With economic pressures increased by the pandemic, and a higher-than-normal unemployment rate, there is growing anger amongst some Singaporeans towards the high number of workers from overseas. Traditionally, Singapore has relied on foreign workers who live and work in the country. Some, however, feel they have been deprived better job prospects by foreign, high-earning professionals. Others are annoyed by cultural differences, such as the high-profile incident involving a group of foreigners who had their work permits revoked after defying lockdown rules and the British man who refused to wear a mask on public transport, who was deported.
The country’s Prime Minister Lee Hsien Loong highlighted these issues during his National Day speech on August 9th. He said: “We must not turn our backs on them, and give the impression that Singapore is becoming xenophobic and hostile to foreigners, it would gravely damage our reputation as an international hub. It would cost us investments, jobs and opportunities.”
With foreign-worker quotas for certain industries changed in recent years,
companies have come under pressure to hire more locals. Prime Minister Lee stated that “this will continue, meaning Singapore will tighten the criteria for foreign working visas to tackle companies overseas that sometimes hire based on “familiar links and old boys’ networks, rather than on merit.”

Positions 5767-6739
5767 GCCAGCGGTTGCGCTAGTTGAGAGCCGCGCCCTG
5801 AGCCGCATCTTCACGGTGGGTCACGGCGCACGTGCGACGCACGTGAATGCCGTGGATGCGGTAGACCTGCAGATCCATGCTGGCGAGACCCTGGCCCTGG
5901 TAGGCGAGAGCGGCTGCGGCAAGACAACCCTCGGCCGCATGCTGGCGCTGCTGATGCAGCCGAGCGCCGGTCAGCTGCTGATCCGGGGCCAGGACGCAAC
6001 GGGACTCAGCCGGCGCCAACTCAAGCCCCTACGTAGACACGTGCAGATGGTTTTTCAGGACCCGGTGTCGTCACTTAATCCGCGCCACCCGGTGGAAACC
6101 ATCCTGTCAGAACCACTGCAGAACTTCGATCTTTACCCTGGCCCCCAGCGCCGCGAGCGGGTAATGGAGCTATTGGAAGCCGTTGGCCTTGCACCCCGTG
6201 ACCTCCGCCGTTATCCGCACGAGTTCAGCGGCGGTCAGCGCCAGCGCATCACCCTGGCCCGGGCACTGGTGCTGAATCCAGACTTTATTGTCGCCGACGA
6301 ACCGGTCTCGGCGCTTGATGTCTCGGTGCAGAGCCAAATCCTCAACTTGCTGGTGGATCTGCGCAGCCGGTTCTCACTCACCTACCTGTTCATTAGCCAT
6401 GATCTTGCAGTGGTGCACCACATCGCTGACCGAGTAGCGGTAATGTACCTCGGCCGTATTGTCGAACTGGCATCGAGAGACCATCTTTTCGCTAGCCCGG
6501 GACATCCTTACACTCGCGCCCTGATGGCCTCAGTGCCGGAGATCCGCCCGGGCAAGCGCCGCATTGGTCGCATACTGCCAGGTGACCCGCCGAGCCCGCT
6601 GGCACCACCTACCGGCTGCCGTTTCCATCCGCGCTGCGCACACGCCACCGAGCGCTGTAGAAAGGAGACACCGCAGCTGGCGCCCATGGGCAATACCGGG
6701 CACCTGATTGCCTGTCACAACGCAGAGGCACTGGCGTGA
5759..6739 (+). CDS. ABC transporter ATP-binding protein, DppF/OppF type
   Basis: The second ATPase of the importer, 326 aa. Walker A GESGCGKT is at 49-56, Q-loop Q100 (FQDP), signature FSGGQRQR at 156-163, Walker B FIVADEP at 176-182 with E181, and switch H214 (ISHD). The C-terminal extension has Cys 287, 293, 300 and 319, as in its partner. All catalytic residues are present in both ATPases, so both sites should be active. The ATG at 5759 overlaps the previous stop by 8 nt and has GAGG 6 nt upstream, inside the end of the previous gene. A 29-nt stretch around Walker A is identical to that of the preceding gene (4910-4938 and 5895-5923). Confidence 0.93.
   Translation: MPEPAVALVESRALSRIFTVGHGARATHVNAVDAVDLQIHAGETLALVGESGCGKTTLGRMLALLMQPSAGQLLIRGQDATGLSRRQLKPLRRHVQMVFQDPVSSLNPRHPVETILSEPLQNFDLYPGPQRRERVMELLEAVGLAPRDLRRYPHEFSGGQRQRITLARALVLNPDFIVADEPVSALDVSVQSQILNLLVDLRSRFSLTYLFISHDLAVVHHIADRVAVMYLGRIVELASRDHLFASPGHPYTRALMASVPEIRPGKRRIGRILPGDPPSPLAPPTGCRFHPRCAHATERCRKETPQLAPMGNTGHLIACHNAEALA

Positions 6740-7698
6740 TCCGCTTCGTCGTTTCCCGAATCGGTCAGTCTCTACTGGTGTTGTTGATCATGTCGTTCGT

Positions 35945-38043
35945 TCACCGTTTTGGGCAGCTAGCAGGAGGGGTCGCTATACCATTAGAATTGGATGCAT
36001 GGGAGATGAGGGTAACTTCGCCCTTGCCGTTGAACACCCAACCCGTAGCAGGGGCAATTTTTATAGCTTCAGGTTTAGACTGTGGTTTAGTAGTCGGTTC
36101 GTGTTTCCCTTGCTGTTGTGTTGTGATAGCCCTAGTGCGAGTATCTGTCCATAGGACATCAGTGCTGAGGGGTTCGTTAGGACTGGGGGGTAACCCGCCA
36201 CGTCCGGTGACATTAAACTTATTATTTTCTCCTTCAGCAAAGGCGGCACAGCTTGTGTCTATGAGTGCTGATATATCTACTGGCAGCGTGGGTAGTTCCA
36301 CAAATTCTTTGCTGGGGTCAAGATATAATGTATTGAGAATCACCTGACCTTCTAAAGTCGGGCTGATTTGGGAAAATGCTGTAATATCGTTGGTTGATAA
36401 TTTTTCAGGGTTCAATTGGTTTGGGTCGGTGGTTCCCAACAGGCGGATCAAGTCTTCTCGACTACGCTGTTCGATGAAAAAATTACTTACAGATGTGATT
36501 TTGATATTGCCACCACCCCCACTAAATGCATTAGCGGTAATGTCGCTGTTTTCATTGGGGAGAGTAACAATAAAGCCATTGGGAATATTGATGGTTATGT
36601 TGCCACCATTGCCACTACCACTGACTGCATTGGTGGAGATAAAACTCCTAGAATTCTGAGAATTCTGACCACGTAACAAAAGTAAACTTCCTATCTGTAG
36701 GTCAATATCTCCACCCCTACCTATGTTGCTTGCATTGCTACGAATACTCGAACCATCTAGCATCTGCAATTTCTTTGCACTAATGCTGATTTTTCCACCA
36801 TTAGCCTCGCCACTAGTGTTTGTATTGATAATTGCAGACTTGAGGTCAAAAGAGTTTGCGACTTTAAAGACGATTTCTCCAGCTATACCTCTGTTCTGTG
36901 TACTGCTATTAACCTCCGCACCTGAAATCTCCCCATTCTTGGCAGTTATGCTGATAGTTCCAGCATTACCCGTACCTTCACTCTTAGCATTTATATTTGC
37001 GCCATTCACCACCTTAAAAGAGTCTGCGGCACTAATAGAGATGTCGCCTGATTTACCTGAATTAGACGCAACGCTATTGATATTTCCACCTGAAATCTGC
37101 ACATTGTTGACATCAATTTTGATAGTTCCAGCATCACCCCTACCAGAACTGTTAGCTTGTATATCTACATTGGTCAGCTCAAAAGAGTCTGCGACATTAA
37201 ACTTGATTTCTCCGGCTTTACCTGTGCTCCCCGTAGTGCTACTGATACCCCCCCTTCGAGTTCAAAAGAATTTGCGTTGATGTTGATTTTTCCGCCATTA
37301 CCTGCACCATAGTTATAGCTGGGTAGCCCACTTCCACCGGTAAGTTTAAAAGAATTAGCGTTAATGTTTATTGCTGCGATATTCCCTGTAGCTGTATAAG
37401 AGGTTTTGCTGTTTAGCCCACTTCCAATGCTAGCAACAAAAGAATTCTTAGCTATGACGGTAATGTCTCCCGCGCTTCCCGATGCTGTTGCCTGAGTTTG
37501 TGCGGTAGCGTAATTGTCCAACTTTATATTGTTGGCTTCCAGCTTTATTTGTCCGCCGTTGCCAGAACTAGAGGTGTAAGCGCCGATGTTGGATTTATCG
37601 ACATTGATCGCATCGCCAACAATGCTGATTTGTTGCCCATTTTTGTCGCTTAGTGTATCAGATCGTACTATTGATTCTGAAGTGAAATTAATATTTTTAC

The effects of this policy may already be influencing the number of foreign workers in Singapore. Annual figures from the country’s Ministry of Manpower shows the total number of workers from overseas declined by almost 14% in the year to December 2020. But even after that decline, there are still over 1.2m overseas workers.
The country’s Finance Minister Lawrence Wong told the BBC just days before the Prime Minister’s speech that: “Countries everywhere face the same concerns about whether foreigners are taking over jobs and opportunities for locals, whether you might result in higher income and wealth inequalities, whether there will be unfair hiring practices, these are not unique to Singapore, but these concerns have always been there, accelerated, amplified by the pandemic.”